Asunder

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“Boats are lost at sea. Drowning is different. Water fills the lungs making life at first difficult, then impossible, to sustain.”

Robert Lopez has charmingly stirred readers with his previous two books, 2007’s Part of the World and 2009’s Kamby Bolongo Mean River. Both received various raving accolades and garnered an audience for Lopez’s beautifully thin but aggressive language.

Lopez is a sentence crafter, belligerently curt but marvelously poetic, a writer who uses nicely balanced repetition with a unique and refined minimalism. His debut short story collection, Asunder, does nothing but solidify these characteristics, firmly establishing Lopez as a contemporary writer to look up to.

She can’t believe he doesn’t want to celebrate her birthday.

Closer to home, I’ve been bleeding.

Every time I brush my teeth or shave it’s a bloodbath.

She and he are they to me. Them. A man and a woman walked into a bar. Hopeless.

If I were a hemophiliac I’d either be dead or God knows what is the bottom line. By that same logic I’ve often said if I were an Eskimo I’d kill myself, so where that leaves you I don’t know. Although I’m not sure if that is in fact the same logic.

She has black hair and a gold wristwatch. He is wearing red suspenders. Near as I can tell neither of them is bleeding. (From “Bleeders”)

Asunder collects a wealth of mostly flash-sized stories, nearly all of which swirl around people who are confused, or missing, or confused about having gone missing. People with missing parts, or lost relationships with other missing people, or lost relationships with the parts of them that have left. Aptly titled, Asunder is about being torn away, being stripped from our feet and floated into a sky where description is mesmerizingly concrete, but where we are no longer sure of the difference between our wife and the “despicables,” between surviving and being sucked under.

People can either be rescued or recovered. Survivors or victims. However, there are victims who are never recovered, their bodies. These are the people lost at sea. There are songs written about them. Boats are lost at sea, too. They are mentioned in the same songs. Drowning is different. Drowning is for people who can’t swim or who can no longer swim due to injury or exhaustion, or people who choose not to swim. Something happens, then they take on water, then they drown. They sink right to the bottom. The water can be deep or shallow, rough or calm. There is little difference. Water fills the lungs making life at first difficult, then impossible, to sustain. (From “In the Boat About to Drown”)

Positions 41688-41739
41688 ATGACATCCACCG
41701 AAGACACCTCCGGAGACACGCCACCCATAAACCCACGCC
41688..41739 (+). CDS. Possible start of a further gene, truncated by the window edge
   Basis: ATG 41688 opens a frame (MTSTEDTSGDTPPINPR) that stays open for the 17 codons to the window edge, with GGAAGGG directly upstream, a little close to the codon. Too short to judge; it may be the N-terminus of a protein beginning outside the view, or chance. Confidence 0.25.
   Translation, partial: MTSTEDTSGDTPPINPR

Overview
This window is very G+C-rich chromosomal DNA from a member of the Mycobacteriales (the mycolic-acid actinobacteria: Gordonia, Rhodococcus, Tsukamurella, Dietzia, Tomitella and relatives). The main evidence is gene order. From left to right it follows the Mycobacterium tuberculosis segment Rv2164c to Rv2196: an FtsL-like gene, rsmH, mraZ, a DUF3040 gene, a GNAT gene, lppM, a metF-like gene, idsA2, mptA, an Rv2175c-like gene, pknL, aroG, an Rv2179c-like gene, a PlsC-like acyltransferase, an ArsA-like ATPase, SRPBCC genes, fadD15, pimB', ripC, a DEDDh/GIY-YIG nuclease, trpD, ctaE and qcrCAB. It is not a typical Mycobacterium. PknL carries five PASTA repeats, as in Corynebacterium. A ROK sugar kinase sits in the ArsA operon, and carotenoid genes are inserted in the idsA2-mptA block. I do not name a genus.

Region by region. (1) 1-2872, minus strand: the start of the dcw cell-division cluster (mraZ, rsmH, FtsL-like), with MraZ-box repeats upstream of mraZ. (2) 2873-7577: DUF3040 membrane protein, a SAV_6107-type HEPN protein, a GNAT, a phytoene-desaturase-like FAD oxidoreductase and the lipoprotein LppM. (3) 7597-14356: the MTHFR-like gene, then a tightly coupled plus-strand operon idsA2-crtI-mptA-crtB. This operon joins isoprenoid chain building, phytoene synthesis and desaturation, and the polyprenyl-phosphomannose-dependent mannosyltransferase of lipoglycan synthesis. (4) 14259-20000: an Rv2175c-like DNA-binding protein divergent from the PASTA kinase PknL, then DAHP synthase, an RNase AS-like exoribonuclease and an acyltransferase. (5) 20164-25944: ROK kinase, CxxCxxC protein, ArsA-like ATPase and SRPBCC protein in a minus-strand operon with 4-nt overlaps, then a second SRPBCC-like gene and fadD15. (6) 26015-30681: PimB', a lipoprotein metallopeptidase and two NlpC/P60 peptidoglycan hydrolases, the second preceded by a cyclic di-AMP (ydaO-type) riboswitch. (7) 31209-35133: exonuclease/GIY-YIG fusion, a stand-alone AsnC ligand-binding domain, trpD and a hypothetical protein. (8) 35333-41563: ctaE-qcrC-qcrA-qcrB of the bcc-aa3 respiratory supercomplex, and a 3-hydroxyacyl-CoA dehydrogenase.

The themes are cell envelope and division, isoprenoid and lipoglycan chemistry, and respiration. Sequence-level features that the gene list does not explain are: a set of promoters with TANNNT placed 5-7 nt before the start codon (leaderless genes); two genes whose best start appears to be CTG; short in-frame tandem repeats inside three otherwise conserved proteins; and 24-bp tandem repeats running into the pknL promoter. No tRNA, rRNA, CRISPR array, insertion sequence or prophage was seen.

Robert Lopez

And while these flash pieces are overwhelmingly smart and slick and delightful to read, there is another bonus to Asunder: the inclusion of Lopez’s novella-in-shorts, The Trees Underground, which collects and throughlines the stories of Lopez’s characters Blind Betty and Pity Jimmy, whom discerning readers have met in a number of literary journals over the years. Pity Jimmy is the sad frontman for the story, taking care of Blind Betty, whom he simultaneously desires, envies, and pities. This long piece is perhaps the best of Lopez that there is to be had—readers get the quick pace of his flash fists with the arc of a longer narrative, expertly delivered, plus the chance to see Lopez work in the third-person point of view after beautifully crushing the first-person in many of the earlier stories.

In cafeteria when Blind Betty says the trees underground are outside blooming all over. Blind Betty is blind so you don’t know if you should believe her sometimes. Thing about Blind Betty is she’s fingered all the Braille books on flowers and nature so she knows about these things she says. To regular people the trees underground are dandelions but to Blind Betty they’re trees. Blind Betty says when she was a kid she had a baby brother who was a retard and she’d tell him that dandelions were the trees underground. Blind Betty says this is the kind of thing you tell retards but she doesn’t say why. She’d tell him there was a world underground the opposite of the aboveground world. So if you were blind aboveground you were deaf in the underground world and if you were a retard in one you’d be a genius in the other. It don’t make no sense to me that if you’re aboveground you’d be deaf in the underground but I like it when Blind Betty tells us stories about her retard brother so I don’t say nothing. (From “The Trees Underground”)

If Lopez’s earlier books didn’t prove to readers that he is a word-storm, a force of literary nature come unhinged, blowing shutters against readers’ houses, then Asunder surely will. This is a collection as proof, a collection as loveliness, a collection as rippage, and we are lucky to get it into our waiting hands, its words into our heads.


J. A. Tyler’s fiction has appeared in Diagram, Hayden’s Ferry Review, Fairy Tale Review, and Denver Quarterly. His novel The Zoo, a Going was recently published by Dzanc Books. He lives in Colorado. More from this author →